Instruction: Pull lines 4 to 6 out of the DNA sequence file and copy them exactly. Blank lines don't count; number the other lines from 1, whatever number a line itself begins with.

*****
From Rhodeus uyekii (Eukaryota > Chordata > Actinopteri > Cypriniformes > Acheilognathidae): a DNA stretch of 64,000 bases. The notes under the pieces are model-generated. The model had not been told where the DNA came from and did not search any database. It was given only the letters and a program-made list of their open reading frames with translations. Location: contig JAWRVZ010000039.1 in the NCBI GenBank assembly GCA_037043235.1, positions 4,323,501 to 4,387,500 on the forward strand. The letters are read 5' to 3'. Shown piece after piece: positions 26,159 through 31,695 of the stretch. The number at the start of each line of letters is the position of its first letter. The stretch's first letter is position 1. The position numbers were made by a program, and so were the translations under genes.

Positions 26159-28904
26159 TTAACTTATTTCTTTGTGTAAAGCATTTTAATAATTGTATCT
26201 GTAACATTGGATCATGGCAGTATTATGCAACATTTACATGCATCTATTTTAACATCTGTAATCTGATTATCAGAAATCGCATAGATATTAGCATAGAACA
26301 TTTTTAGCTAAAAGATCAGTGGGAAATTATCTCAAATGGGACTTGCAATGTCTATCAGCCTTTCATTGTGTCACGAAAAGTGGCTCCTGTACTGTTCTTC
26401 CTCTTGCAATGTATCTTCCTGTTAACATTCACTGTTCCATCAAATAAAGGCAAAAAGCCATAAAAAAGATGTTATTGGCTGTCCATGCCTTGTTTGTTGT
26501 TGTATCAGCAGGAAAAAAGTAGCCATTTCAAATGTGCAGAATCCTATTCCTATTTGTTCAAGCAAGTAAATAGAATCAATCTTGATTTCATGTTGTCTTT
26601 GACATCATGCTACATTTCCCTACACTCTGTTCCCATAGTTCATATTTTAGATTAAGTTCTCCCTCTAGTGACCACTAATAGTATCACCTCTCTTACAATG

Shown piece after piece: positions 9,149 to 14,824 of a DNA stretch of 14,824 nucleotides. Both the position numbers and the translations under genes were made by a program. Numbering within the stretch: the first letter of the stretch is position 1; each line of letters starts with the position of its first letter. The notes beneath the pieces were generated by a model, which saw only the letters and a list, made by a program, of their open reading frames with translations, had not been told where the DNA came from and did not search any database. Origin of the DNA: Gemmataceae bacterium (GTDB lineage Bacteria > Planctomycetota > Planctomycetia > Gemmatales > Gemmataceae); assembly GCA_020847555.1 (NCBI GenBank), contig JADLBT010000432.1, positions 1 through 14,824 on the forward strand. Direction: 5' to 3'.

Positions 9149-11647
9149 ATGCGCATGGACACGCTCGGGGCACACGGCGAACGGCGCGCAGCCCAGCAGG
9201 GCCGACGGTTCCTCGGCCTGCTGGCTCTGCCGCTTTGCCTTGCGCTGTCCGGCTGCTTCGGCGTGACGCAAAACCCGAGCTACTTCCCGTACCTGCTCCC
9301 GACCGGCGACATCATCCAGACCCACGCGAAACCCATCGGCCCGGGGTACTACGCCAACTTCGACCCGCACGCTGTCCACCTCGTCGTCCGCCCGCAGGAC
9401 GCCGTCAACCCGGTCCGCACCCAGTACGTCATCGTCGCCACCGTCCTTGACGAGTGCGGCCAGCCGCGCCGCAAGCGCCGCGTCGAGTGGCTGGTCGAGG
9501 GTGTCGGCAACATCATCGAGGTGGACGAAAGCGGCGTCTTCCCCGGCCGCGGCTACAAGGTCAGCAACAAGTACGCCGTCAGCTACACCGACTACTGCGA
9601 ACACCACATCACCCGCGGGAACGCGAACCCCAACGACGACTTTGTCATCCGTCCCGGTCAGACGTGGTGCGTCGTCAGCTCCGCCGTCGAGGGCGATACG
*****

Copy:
26201 GTAACATTGGATCATGGCAGTATTATGCAACATTTACATGCATCTATTTTAACATCTGTAATCTGATTATCAGAAATCGCATAGATATTAGCATAGAACA
26301 TTTTTAGCTAAAAGATCAGTGGGAAATTATCTCAAATGGGACTTGCAATGTCTATCAGCCTTTCATTGTGTCACGAAAAGTGGCTCCTGTACTGTTCTTC
26401 CTCTTGCAATGTATCTTCCTGTTAACATTCACTGTTCCATCAAATAAAGGCAAAAAGCCATAAAAAAGATGTTATTGGCTGTCCATGCCTTGTTTGTTGT